Purpose: A site-specific, delayed-release crosslinked bio-polymeric dual-biotic system containing amoxicillin and the probiotic Lactobacillus acidophilus (DBioS) has been extensively evaluated in this study to overcome the therapeutic issue of probiotic killing due to the incorrect administration in relation to the antibiotic product.
Methods: The DBioS comprised of a crosslinked denatured ovalbumin protective matrix encapsulation with glyceryl-monostearate that was thereafter incorporated with amoxicillin in a gastro-resistant capsule. In vitro and ex vivo release studies, structural and thermal characterization as well as microbial stability studies have been undertaken on the DBioS. In vivo analyses utilizing a Large White pig model were also undertaken with commercial products used as a comparison. Lactobacillus acidophilus cell counts in intestinal fluid were determined through luminescence. Plasma amoxicillin concentrations were determined through UPLC. A Level-A IVIVC was thereafter formed. The reactional profile and crosslinking mechanism of ovalbumin and genipin was also elucidated using molecular mechanic energy relationships (MMER) in a vacuum system by exploring the spatial disposition of different concentrations of genipin with respect to ovalbumin with ovalbumin/genipin ratios of 1:1, 1:5 and 1:10.
Results: The FTIR analysis of the non-crosslinked ovalbumin displayed a peak at 1634 cm-1 attributed to C=O of the amide I band, a peak at 1444 cm-1 due to the bending vibration of N-H molecules of the amide II band and a peak at 3282 cm-1 attributed to O-H stretching vibrations, N-H extension vibrations and intermolecular H-bonds that occur in protein structures. Evaluation of the crosslinked ovalbumin system revealed a significant increase in transmittance of the 2105 cm-1 band due to the crosslinking of the free amide groups in the ovalbumin structure leading to decreased N-H stretching. Other significant changed were determined at the 1274 cm-1 band representative of a mixed vibration of CO-N and N-H. DSC analysis the non-crosslinked ovalbumin matrix determined an endothermic peak at 82.27°C indicative of albumin denaturation without degradation, an endothermic peak of 218.64°C representative of the initial phase of protein degradation and an exothermic peak at 290.05°C noting protein decomposition. Comparison to the crosslinked ovalbumin determined a shift in the endothermic denaturation peak to 106.40°C with an increased initial endothermic degradation and exothermic decomposition peak at 221.77°C and 294.96°C respectively. In vitro probiotic release profiles in simulated gastrointestinal fluid determined the success of the DBioS to protect and deliver 108-109 viable bacteria required to exert functional health benefits to a patient (Figure 1a). A similar result was determined in aspirated porcine gastrointestinal media (Figure 1b).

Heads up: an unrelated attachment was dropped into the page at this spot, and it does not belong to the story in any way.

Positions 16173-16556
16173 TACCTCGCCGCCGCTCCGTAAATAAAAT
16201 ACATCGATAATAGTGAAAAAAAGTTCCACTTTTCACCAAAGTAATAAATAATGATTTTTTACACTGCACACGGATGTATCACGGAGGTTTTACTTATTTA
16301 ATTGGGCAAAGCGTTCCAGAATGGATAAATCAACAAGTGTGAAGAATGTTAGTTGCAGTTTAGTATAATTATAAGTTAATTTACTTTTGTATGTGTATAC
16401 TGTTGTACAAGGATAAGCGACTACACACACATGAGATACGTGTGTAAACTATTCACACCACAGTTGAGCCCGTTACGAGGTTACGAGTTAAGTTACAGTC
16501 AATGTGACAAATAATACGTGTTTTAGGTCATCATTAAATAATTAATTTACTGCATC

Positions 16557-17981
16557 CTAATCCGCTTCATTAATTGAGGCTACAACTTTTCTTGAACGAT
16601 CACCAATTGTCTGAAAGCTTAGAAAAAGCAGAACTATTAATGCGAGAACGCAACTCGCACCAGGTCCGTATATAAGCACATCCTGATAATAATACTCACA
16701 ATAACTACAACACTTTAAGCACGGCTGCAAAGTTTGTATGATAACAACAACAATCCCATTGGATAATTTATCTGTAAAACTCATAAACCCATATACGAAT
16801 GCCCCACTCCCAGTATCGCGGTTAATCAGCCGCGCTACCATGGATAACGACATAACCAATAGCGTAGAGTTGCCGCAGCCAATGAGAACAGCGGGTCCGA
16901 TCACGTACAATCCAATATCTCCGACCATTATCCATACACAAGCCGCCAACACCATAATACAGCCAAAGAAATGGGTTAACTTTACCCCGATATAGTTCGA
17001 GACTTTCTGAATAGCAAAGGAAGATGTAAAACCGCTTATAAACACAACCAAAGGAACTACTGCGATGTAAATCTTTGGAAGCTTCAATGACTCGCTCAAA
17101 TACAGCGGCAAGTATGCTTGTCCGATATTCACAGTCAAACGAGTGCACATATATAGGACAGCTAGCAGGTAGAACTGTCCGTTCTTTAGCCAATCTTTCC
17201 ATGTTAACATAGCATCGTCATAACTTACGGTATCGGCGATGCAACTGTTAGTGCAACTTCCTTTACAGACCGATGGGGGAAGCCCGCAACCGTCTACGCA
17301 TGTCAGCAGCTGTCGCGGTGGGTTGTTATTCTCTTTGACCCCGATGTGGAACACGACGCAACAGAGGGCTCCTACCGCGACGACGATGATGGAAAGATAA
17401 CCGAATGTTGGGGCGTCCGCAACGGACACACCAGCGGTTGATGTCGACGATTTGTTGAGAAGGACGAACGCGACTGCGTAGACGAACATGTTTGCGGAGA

In vivo evaluation of the DBioS determined an initial lag in amoxicillin absorption attributed to gastric-emptying (Figure 2). The subsequent release of the capsule contents resulted in a rapid absorption of amoxicillin to a maximum plasma concentration of ~3.40 µg/ml after ~2.65 h (Fig. 7a). The resultant rapid elimination of amoxicillin (2.884 µg/ml at 4 h to 0.964 3.4 µg/ml at 12 h), to a concentration undetectable by UPLC at 18 h, was also documented due to the short plasma half-life of amoxicillin (22). Maximum Lactobacillus viability (~455% baseline viability) noted 6 h after oral administration (Figure 2). Concurrent administration of the commercial products revealed a 75% decrease in bacterial colony-forming units compared to the controls analyzed. A level A in vitro-in vivo correlation (IVIVC) was also established with 96.96% predictability of amoxicillin release ascertained.
Molecular mechanics analysis revealed energetic paradigms emerging out of the crosslinking of ovalbumin (OVA) by genipin (GNP) as depicted in Figure 3. These molecular simulations are in corroboration with the observed experimental results after the addition the crosslinker. Additionally, the spectral analysis corroborated with the mechanistic simulation in terms of functional groups involved in the crosslinking reaction which further supported the in silico-in vitro correlation.
Conclusion: The DBioS in this study proved effective in delivering amoxicillin and protecting and delivery L. acidophilus probiotics. This was achieved through extensive in vitro, ex vivo, in vivo and in silico evaluation of the DBioS. The results of this study therefore provide insight into current microbiome research to identify, classify and use functional healthy bacteria to develop novel probiotic delivery technologies.
Sunaina Indermun– Post-Doctoral Research Fellow, University of the Witwatersrand, Johannesburg, Gauteng
Yahya Choonara– Chairman and Head I Pharmacy and Pharmacology, University of the Witwatersrand, JHB, Gauteng
Sandy van Vuuren– Professor, University of the Witwatersrand, Johannesburg, Gauteng
Pradeep Kumar– Senior Researcher: Wits Advanced Drug Delivery Platform, University of the Witwatersrand, JHB, Gauteng
Lisa du Toit– Senior Researcher : Wits Advanced Drug Delivery Platform, University of the Witwatersrand, JHB, Gauteng
Viness Pillay– Director: Wits Advanced Drug Delivery Platform, University of the Witwatersrand, JHB, Gauteng